What do you think of?
Symbiosis, or the living together of different organisms, allows some species to live in otherwise hostile environments, so it can be a powerful mechanism of evolutionary change. And in every such case, the special role of certain inorganic elements is the key to the symbiosis.
Does it matter what we call it? Are these really different? Biological Inorganic Chemistry Inorganic Biochemistry Bioinorganic Chemistry Metals in Biology
OK, so in addition to: Biological Inorganic Chemistry Inorganic Biochemistry Metals in Biology Other names for similar science are: Metals in Medicine Biogeochemistry Environmental Bioinorganic Chemistry Geological Bioinorganic Chemistry Biological Geochemistry… …. You get the idea.
Bio inorganic Chemistry A contradiction in terms?
1. Not having the structure or organization of living bodies 2. Not characterized by vital processes 3. Not fundamental or related; extraneous 4. Pertaining to compounds that are not hydrocarbons 5. Mineral 1. (Gr. “bios” ‘life, course or way of living’). In compounds formed in Greek itself, as biography; and in modern scientific words in which bio- is extended to mean ‘organic life.’ 2. A prefix meaning “life” Bio inorganic Chemistry
Bulk elements to form structure Essential elements for special functions
Bulk elements to form structure Essential elements for special functions Essential elements for certain species
Bulk elements to form structure Essential elements for special functions Essential elements for certain species Elements used in medicine as therapeutics or diagnostics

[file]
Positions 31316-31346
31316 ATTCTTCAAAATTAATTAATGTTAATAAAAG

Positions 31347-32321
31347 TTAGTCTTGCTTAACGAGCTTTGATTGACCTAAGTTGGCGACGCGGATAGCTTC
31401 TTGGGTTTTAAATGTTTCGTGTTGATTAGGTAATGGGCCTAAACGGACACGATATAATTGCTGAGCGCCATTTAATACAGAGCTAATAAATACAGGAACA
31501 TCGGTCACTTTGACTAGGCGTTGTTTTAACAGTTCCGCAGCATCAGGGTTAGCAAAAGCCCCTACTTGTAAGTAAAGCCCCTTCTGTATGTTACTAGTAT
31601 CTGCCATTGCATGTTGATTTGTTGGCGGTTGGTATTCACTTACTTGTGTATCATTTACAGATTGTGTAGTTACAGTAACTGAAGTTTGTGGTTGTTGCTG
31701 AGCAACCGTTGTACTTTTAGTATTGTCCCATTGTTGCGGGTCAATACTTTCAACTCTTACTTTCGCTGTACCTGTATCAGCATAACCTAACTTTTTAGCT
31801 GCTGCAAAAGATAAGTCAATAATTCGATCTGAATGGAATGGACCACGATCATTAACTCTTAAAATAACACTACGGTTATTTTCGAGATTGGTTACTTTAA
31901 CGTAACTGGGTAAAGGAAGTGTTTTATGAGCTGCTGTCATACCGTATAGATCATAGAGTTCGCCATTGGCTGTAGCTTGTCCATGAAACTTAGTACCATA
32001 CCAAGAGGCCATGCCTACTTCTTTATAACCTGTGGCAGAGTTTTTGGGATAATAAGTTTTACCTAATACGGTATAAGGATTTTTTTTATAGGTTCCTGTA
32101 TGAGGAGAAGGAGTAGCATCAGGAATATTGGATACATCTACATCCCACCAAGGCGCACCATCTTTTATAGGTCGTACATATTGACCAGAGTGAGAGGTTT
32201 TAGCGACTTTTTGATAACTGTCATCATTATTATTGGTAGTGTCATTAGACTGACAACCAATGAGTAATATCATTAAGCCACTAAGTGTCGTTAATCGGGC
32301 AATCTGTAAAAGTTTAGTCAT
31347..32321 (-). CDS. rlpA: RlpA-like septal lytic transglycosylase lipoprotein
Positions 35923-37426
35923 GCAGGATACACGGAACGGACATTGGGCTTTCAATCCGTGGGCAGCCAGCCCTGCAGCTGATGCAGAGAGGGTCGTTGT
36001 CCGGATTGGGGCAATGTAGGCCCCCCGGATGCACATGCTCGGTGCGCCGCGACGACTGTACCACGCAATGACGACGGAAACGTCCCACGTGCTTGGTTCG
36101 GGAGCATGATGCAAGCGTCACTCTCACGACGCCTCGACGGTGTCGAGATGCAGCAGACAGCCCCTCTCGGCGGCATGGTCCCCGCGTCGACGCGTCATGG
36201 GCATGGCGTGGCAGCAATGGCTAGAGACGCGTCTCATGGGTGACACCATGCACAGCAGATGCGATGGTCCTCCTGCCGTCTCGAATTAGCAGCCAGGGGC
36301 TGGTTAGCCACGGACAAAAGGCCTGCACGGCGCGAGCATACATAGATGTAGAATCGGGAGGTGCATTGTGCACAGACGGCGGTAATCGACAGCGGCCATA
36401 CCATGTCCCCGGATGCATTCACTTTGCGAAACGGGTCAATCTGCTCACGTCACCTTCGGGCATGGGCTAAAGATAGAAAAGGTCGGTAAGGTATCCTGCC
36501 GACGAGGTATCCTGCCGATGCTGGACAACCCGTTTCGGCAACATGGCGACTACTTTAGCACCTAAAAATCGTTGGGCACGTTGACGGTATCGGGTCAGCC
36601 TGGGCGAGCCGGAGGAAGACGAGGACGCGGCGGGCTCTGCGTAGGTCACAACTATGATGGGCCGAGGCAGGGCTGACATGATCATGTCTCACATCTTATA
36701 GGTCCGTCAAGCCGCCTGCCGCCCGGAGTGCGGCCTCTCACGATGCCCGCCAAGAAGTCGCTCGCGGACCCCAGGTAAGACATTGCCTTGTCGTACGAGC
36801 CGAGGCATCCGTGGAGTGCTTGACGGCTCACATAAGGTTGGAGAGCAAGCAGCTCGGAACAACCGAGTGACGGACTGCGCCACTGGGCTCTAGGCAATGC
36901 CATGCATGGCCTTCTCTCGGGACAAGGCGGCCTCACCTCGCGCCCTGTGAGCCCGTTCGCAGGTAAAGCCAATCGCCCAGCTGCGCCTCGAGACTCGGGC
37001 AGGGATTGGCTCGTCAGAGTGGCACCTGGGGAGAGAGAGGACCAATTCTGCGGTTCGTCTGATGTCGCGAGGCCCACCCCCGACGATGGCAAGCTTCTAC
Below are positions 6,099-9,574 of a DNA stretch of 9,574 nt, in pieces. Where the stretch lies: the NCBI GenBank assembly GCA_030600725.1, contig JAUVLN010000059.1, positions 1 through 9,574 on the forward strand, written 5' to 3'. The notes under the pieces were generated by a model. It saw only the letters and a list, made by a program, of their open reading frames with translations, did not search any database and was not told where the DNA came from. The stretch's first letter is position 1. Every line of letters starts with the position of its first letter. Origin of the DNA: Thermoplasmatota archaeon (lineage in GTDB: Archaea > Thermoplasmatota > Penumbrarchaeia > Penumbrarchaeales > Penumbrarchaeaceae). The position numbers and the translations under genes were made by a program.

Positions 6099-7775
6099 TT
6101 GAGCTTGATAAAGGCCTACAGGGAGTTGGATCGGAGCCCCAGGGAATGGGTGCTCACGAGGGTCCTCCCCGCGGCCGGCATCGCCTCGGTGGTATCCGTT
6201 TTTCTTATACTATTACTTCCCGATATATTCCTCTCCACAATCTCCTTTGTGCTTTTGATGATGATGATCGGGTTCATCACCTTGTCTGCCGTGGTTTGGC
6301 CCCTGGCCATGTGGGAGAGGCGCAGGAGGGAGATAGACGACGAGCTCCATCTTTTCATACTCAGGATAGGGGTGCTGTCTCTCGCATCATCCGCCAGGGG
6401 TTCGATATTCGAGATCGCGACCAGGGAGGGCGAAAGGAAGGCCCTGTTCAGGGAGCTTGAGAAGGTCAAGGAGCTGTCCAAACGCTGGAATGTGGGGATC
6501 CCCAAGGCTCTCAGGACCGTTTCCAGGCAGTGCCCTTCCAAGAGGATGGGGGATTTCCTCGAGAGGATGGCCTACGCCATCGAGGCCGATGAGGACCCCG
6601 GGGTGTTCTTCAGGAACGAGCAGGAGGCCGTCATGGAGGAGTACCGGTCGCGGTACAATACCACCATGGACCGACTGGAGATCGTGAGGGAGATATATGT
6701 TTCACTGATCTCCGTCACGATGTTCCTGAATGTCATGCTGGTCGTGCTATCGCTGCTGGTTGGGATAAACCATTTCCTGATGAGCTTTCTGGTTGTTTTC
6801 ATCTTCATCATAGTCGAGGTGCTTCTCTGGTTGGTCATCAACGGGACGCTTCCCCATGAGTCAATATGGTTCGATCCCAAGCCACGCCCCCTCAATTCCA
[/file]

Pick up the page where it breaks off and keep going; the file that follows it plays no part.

OK, then why are only 3 metals shown?
a guess: it reflects history. The first book Inorganic Biochemistry (1973) mainly concerned these metals: Fe: hemes and heme enzymes heme= red Cu in copper oxidases or the copper cyanin proteins: cerulocyanincyanin from from Greek kuaneos 'dark blue' plastocyaninplasto: in chloroplasts hemocyaninhemo: stellacyaninstella: star (shape) azurinazure = bright blue from medieval Latin azzurum, azolum Zn in alkaline phosphatases Mo in molybdoenzymes: key in nitrogen cycle
Copper Oxidases fascinate with their blue colors An engineered azurinvariant that binds two Cu atoms. A short Cu-Cu distance causes intense purple color. A blue copper protein called azurin, contains one copper atom Plastocyanin crystals
Who is in this field: Synthetic Inorganic Chemists Synthetic Organic Chemists Biochemists Protein crystallographers Physical Chemists Spectroscopists Biologists Botanists Geneticists Geologists MDs Environmental scientists
The format of this course: Lots of reading (text) Lots of discussion Little lecturing Lots of participation What is graded: Occasional worksheets One mid-term One-final One or more short presentations … and all your participation Get to know the website The course is also fairly paperless
My goals for you: become familiar with the breadth of bioinorganic chemistry (2) develop sufficient background to read the literature or to research a particular topic in bioinorganic chemistry (3) know how the characteristics of metals influence their roles in biology